It’s not because I don’t think they were drinking. I assume they were. I don’t assume the worst, and I don’t assume the best, but I’m not naive.  I’ll give them credit, actually, for staying overnight.  That was the responsible thing to do, rather than driving home, or even wandering around town in the middle of the night drunk and vulnerable.

And it’s not because I don’t think it was wrong to host a party while your parents are “at the lake.”

And it’s not because I’m on the kids side and think they have, like my old friend, Adam Yauck of the Beastie Boys, might have said,  “the right to party.”

I’m not so sympathetic that I care if they get busted and punished, they’ll get over it and will tell the story in years to come.

The reason is solely because of the means in which we obtained the information, which was that one of the parents employed covert surveillance on her daughter’s iphone.  Is this why so many parents buy their kids iphones?  And here I just thought the kids were being spoiled.  Well, maybe some of them are, I’ll give their parents the benefit of the doubt.  I admit I was once tempted to employ such GPS surveillance myself, but it was because I was worried about abduction.

This is indeed, to me, a very teachable moment, an opportunity to teach the kids that they have rights. It is an opportunity to teach them about what they should expect from their country, their school too, and even their parents.  Do we teach them, instead, that they have no expectation of privacy, that it’s ok to track their whereabouts without their knowledge? That would be unconstitutional if the government did it, and it should be.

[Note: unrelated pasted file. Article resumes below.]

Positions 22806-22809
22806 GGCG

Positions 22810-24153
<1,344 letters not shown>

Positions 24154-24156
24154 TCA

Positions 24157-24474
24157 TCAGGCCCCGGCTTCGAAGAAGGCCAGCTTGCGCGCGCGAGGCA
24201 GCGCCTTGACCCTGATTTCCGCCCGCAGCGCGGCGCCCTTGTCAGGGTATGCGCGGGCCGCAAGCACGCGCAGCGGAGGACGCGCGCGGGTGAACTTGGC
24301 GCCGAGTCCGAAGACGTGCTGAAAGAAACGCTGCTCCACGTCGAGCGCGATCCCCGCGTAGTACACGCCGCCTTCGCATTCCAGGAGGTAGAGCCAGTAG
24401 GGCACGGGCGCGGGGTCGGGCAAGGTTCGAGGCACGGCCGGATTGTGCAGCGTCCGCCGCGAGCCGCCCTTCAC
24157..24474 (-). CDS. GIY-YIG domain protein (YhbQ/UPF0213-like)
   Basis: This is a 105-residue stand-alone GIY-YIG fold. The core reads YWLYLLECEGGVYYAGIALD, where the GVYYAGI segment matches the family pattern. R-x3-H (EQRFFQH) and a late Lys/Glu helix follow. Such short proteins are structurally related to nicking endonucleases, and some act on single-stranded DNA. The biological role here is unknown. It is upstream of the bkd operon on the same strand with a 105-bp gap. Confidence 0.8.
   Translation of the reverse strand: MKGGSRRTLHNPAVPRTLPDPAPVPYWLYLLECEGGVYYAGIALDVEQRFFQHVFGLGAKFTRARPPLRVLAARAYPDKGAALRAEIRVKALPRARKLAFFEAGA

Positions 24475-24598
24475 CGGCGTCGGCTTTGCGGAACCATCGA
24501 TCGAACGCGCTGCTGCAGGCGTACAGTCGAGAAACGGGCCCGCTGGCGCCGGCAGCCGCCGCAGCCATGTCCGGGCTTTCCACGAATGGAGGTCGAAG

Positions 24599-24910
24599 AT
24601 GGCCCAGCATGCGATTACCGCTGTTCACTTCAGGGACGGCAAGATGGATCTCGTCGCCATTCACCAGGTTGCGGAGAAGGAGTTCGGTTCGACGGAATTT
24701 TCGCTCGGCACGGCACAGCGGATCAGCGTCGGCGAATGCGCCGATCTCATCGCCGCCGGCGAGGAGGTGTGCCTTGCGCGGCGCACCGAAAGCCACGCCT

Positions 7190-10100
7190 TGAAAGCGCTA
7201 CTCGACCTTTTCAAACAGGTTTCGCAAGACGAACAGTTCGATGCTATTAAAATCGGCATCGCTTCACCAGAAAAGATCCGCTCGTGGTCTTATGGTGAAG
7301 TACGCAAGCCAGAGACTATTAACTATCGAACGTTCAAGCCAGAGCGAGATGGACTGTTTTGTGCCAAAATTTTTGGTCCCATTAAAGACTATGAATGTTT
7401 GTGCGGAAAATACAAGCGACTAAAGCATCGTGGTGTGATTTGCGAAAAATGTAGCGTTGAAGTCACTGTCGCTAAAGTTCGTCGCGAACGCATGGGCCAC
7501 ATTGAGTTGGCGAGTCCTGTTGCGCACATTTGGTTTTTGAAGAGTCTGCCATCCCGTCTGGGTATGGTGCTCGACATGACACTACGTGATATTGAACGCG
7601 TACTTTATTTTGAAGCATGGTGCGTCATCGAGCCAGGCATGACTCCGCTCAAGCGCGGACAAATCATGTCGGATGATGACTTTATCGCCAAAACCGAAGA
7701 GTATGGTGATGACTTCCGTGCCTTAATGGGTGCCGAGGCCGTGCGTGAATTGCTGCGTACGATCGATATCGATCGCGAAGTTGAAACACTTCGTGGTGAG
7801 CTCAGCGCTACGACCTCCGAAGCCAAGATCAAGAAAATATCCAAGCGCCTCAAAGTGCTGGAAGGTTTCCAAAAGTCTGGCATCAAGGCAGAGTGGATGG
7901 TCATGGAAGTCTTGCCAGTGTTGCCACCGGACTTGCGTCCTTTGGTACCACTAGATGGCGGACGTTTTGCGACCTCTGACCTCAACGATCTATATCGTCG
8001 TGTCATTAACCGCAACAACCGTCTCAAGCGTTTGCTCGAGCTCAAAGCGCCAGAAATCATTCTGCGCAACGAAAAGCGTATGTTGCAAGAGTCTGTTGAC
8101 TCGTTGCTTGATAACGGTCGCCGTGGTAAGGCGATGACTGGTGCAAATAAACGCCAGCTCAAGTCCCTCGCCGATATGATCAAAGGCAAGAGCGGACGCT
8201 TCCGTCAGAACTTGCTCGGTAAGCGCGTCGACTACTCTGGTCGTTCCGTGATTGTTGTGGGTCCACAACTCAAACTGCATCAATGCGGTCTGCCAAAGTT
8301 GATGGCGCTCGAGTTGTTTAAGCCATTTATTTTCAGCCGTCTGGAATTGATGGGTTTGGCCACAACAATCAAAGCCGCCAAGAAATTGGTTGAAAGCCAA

These are tomorrow’s citizens, almost literally.  In a year and a half most of them will be voting (even if not legally drinking). We need them to know what they should stand up for and that the rights we purport to value, that define us as patriots, are meaningful.

Whether parents are using iphones. or the British are searching colonists houses looking for violations of the stamp act or whatever it was that inspired our founding fathers to write the 4th Amendment, it feels about the same. Parents, of course, are not bound by the constitution, but if we profess to believe in it, we should adhere to it’s principles.

If they aren’t “keeping it in the road” so to speak, there will be other evidence.  Someone will throw up at a party, and their parents will smell it. If a child is doing hard drugs and/or troubled in a serious way, there will be signs, and we should look for them. We don’t need to violate their rights, and the rights of all their friends as it turns out,  without a good reason for concern.

So, what do we do, now that we know? There’s only one choice, in my mind: we exclude the evidence.  In the legal venue this is called “the exclusionary rule,” and it means that if evidence is obtained illegally, it can’t be used. Without it, the right is meaningless.  We should not have had this evidence, and so simply put, we shouldn’t spread it around, and in any case, the kids shouldn’t get in trouble.

Of course, We can’t un-know something that we now know, but we can choose how we act on it.